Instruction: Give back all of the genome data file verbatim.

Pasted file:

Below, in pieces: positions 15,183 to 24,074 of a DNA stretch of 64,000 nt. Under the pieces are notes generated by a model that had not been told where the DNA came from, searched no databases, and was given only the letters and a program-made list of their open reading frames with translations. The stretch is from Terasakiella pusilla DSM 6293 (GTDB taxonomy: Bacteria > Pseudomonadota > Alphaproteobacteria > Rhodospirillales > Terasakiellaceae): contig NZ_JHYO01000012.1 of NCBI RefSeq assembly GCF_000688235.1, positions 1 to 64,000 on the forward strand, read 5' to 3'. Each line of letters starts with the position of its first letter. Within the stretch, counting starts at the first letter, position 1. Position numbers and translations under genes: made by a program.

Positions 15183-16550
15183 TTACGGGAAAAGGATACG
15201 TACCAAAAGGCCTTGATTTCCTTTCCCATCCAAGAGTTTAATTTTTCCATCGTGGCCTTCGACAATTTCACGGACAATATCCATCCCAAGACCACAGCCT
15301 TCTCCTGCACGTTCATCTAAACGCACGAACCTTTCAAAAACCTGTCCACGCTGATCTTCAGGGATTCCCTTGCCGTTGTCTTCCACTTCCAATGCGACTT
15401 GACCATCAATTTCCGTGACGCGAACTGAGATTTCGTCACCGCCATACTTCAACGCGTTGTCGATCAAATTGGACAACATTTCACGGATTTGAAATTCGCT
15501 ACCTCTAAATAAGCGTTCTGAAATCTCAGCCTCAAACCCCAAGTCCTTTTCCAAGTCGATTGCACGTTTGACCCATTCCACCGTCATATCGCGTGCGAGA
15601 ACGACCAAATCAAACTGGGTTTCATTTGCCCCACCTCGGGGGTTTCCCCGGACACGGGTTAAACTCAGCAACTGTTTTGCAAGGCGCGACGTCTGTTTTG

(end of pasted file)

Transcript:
Below, in pieces: positions 15,183 to 24,074 of a DNA stretch of 64,000 nt. Under the pieces are notes generated by a model that had not been told where the DNA came from, searched no databases, and was given only the letters and a program-made list of their open reading frames with translations. The stretch is from Terasakiella pusilla DSM 6293 (GTDB taxonomy: Bacteria > Pseudomonadota > Alphaproteobacteria > Rhodospirillales > Terasakiellaceae): contig NZ_JHYO01000012.1 of NCBI RefSeq assembly GCF_000688235.1, positions 1 to 64,000 on the forward strand, read 5' to 3'. Each line of letters starts with the position of its first letter. Within the stretch, counting starts at the first letter, position 1. Position numbers and translations under genes: made by a program.

Positions 15183-16550
15183 TTACGGGAAAAGGATACG
15201 TACCAAAAGGCCTTGATTTCCTTTCCCATCCAAGAGTTTAATTTTTCCATCGTGGCCTTCGACAATTTCACGGACAATATCCATCCCAAGACCACAGCCT
15301 TCTCCTGCACGTTCATCTAAACGCACGAACCTTTCAAAAACCTGTCCACGCTGATCTTCAGGGATTCCCTTGCCGTTGTCTTCCACTTCCAATGCGACTT
15401 GACCATCAATTTCCGTGACGCGAACTGAGATTTCGTCACCGCCATACTTCAACGCGTTGTCGATCAAATTGGACAACATTTCACGGATTTGAAATTCGCT
15501 ACCTCTAAATAAGCGTTCTGAAATCTCAGCCTCAAACCCCAAGTCCTTTTCCAAGTCGATTGCACGTTTGACCCATTCCACCGTCATATCGCGTGCGAGA
15601 ACGACCAAATCAAACTGGGTTTCATTTGCCCCACCTCGGGGGTTTCCCCGGACACGGGTTAAACTCAGCAACTGTTTTGCAAGGCGCGACGTCTGTTTTG